In 1987, at the age of 15, Scott Goldstein began a career in firefighting as a volunteer at the Kensington Volunteer Fire Department. Little did he know, that decision would start a more than three decadelong career of helping people in Montgomery County, Maryland, during times of need.
On Friday, his career of service to the county will come to a close as he retires from Montgomery County Fire and Rescue and moves his family to the west coast to be closer to his wife’s family.
It’s a big move, especially since Goldstein has called Montgomery County home for all but one year of his life. He was born at Holy Cross Hospital and graduated from Wheaton High School. Unlike many other career firefighters, he had no family ties to firefighting. Instead, Goldstein’s interest in the fire service began with his fascination of firetrucks as a kid.
“I traded extra chores around the house with my mom, so that I could barter rides and have her take me to different fire station events or different fire activities that, practically and frankly, I couldn’t get to on my bike,” Goldstein told WTOP.
At the age of 19, Goldstein moved from a volunteer to a career as a county employee, which would take him to several positions within the fire department, including serving on Maryland Task Force One, a specialized urban search and rescue team. In 2015, he landed the lead role at Montgomery County Fire and Rescue.
Goldstein has responded to many disasters over his career, including the Pentagon on 9/11, a fire in 2014 that destroyed the Gables Upper Rock Apartments in Rockville, and numerous natural weather disasters. As chief, he led the response to multiple building explosions and even a plane getting stuck in high voltage power lines.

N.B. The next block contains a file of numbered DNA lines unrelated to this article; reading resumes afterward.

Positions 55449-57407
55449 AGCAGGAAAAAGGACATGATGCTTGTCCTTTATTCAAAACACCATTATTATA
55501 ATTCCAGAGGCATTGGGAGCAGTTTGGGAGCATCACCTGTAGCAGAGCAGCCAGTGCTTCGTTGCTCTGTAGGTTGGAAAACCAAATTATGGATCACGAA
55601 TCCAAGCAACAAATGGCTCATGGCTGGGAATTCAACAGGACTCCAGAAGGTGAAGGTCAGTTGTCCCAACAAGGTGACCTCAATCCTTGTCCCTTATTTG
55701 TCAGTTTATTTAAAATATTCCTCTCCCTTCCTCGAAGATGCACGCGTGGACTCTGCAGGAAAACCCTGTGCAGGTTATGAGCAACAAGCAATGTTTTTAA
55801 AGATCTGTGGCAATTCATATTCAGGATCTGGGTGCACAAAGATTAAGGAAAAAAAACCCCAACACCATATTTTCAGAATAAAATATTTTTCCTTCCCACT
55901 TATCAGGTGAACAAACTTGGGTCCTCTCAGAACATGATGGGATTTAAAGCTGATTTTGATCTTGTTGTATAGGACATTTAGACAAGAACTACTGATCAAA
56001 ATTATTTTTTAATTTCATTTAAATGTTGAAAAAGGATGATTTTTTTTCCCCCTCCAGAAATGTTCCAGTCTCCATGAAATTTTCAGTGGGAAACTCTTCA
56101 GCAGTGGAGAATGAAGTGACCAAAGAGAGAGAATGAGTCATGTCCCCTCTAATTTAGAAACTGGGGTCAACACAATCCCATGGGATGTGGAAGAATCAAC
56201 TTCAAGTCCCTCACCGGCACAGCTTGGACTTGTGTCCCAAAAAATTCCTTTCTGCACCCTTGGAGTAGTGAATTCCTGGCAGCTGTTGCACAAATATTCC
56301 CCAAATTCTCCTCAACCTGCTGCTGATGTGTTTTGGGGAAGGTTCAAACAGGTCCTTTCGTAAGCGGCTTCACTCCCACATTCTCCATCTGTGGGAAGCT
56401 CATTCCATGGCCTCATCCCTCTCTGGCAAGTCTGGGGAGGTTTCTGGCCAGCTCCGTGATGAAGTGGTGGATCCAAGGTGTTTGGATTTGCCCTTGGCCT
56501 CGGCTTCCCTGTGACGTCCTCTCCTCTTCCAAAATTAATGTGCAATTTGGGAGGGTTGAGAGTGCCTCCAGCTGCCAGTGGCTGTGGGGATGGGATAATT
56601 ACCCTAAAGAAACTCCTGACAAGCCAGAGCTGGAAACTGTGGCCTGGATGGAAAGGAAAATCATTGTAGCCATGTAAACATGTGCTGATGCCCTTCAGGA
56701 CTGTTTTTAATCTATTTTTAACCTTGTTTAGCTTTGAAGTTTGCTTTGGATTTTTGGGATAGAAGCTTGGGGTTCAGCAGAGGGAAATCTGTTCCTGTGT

“Those events make little markers in your brain,” Goldstein said.
His career led him to his wife Heidi, whom he met after the Oklahoma City bombing. She was an intern with FEMA at the time.
“Disasters have brought us together,” Goldstein said.
They started a family in the county, but, according to Goldstein, the plan has always been to eventually move closer to his wife’s family. Now, that time has come.
While retiring from Montgomery County, Goldstein has no plans to stop working. Instead, he’ll lead Cowlitz County Fire and Rescue in Kelso, Washington, beginning in July.
Goldstein said he has gained a lot of experience serving Montgomery County, which on one end is home to an agricultural reserve and elsewhere has dense urban areas with buildings that are more than 30 stories high. It’s experience that he looks forward to in taking on his new position.
As Goldstein looks back on his time with the county’s fire department, he said his role in getting paramedics at every firehouse is one of his proudest achievements. He said he helped start the process in 2006 when he took a staff position, and 12 years later the goal was met at all 35 county fire stations.
“That was a substantial … step in the organization for firefighter safety, for resident protection, because each station now had a paramedic and thus, each crew had a paramedic as part of their shift. And each resident across the street from a firehouse was equally protected,” Goldstein said.
He also said he’s truly touched by the gratitude of Montgomery County residents who’ve sent cards or stopped by to thank him and his team.
He said hearing “that work our folks are doing is amazing” is what really makes his day.
As for regrets, while Frank Sinatra may have “a few,” Goldstein said he has none.
“No regrets and [I’m] glad to have had the opportunity with the residents, businesses, the folks in the community,” Goldstein said.
His advice to the person who will take his place is to remember that being the chief is like a customer service job.
“This is a people-based job,” he said. “Everybody who we call and go to their assistance, they are a customer and that is how we need to treat, focus and recognize everybody.”
He also said calls for service continue to rise each year, and the next leader needs to be able to help the organization keep up with that.
Also, when it comes to the fire and rescue workforce, which is 2,700 members strong, he said it needs to continue to evolve and embrace the diversity seen in the county’s communities.
“That’s one of the things that we need to draw upon as an organization, to get our workforce and our member base to try to be reflective of and to be identifiable to match our community,” Goldstein said.
His final message to the community, besides saying thank you, was also his first message as chief, and it’s one of safety.
“Always check your smoke alarm.”
Goldstein’s last act as chief will be graduating a new group of fire and rescue recruits on Friday evening.